Curiosity Landing on Mars on Aug 6, 1:31 pm (Malaysia Time)
Eight months ago, NASA launched Curiosity (Mars Science Laboratory, MSL) on a 560 million km journey to Mars, and in less than 2 days’ time, Curiosity will touchdown on Mars, on August 6, 1:31 pm Malaysia Time (5:31 am UTC). This 950-kg rover is beyond anything we ever sent to another world – it is the heaviest laboratory and the suite of mechanical systems and scientific instruments are the most sophisticated we ever put on the Red Planet. Its primary science goal is to explore Mars as a potential habitat for life, either past or present.
If you wish to follow the landing live, you can watch NASA TV, or join a group of astronomers and enthusiasts at Google+ Hangout. You can find more info at Universe Today or their Facebook events page.
Before Curiosity can explore Mars, she will have to land safely. And since she is too heavy to use airbag, as the previous rovers did, engineers had to design a unique landing system to deliver her safely on the ground. It includes a sequence of steps that we could not control or even witness in real time because signals take 14 min to reach Earth from Mars. All will be done by the onboard computer. This 7-minute of terror from Mars atmospheric entry to touchdown include a heat shield, a huge parachute, retro-rockets and a sky crane to slow her from over 13,000 MPH to 0 MPH. Hundreds of things have to go just right.
Profile of entry, descent and landing events, for one typical case. Exact timing will be determined by atmospheric conditions on landing day. Credit: NASA
The two videos below by JPL nicely summarised the whole process (make sure you watch both of them!).
Curiosity will land on the floor of Gale Crater, 5 degrees south of the Martian equator. Gale Crater is an ancient asteroid impact about 154 km wide. Gale Crater is a fascinating place to explore because of the mountain of layered materials in the middle. Studies from orbit have revealed that the layers have different minerals depending on their height. These different layers represent different environmental histories of Mars. The layers tell a story about what Mars was like in the past, perhaps spanning much of the early history of the Red Planet.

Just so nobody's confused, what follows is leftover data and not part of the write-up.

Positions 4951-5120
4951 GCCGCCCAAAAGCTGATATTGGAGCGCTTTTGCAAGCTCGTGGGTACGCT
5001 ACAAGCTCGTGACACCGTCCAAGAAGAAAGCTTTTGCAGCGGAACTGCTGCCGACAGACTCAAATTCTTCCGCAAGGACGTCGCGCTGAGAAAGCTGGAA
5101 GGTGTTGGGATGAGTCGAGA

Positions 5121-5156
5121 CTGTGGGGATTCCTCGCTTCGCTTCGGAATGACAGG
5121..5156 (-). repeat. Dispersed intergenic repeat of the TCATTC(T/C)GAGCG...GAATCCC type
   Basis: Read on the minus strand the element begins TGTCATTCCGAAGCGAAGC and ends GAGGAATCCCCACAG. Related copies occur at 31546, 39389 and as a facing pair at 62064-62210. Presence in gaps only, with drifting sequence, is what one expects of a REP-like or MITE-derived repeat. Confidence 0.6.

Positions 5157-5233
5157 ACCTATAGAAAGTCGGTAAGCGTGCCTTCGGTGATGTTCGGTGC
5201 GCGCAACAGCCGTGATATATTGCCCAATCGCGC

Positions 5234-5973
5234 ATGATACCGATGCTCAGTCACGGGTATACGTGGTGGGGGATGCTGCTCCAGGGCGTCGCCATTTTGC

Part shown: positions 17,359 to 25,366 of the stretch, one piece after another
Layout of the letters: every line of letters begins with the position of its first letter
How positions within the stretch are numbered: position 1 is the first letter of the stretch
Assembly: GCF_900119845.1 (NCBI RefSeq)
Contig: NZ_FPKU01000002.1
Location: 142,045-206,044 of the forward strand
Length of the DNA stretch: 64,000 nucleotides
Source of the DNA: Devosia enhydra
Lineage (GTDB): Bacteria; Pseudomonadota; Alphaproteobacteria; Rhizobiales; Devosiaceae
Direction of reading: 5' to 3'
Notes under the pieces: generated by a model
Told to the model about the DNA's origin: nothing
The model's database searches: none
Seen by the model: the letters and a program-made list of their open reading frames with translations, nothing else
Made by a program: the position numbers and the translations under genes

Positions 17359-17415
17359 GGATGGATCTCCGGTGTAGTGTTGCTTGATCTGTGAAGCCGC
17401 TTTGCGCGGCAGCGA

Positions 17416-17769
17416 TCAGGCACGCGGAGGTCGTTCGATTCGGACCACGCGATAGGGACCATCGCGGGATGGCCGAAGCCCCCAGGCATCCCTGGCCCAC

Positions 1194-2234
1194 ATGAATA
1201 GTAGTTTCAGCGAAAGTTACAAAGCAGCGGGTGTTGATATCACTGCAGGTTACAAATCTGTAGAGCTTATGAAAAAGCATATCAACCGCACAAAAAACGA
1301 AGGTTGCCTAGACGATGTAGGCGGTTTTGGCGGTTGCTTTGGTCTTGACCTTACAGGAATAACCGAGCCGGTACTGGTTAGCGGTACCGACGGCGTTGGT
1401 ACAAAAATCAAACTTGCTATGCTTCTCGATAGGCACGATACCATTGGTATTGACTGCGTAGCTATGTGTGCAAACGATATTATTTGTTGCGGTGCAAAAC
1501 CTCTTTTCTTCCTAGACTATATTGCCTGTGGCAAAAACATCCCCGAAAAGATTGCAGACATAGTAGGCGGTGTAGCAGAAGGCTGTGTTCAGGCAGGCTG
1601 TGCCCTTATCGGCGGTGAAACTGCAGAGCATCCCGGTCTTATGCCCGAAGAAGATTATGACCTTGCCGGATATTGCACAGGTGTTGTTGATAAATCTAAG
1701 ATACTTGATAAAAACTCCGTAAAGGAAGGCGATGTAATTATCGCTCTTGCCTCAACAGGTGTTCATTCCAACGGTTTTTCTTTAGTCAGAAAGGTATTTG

Curiosity carries a variety of science payloads to conduct a comprehensive search for signs of life, which includes remote sensing, contact instruments, analytical laboratory and environmental characterisation.
The two interesting videos below show the locations of the science instruments and how do they work:
- NASA Curiosity Homepage
- Curiosity Fact Sheet (NASA)
- Curiosity Landing Press Kit (NASA)
- Strange but True: Curiosity’s Sky Crane (Science at NASA)
- Quick and Curious Facts about the Mars Science Laboratory Mission (Universe Today)
- Chemistry on Mars: The Curiosity Rover’s Mission (Youtube)
- Wheaton Guides Curiosity’s Fans to Red Planet (Youtube)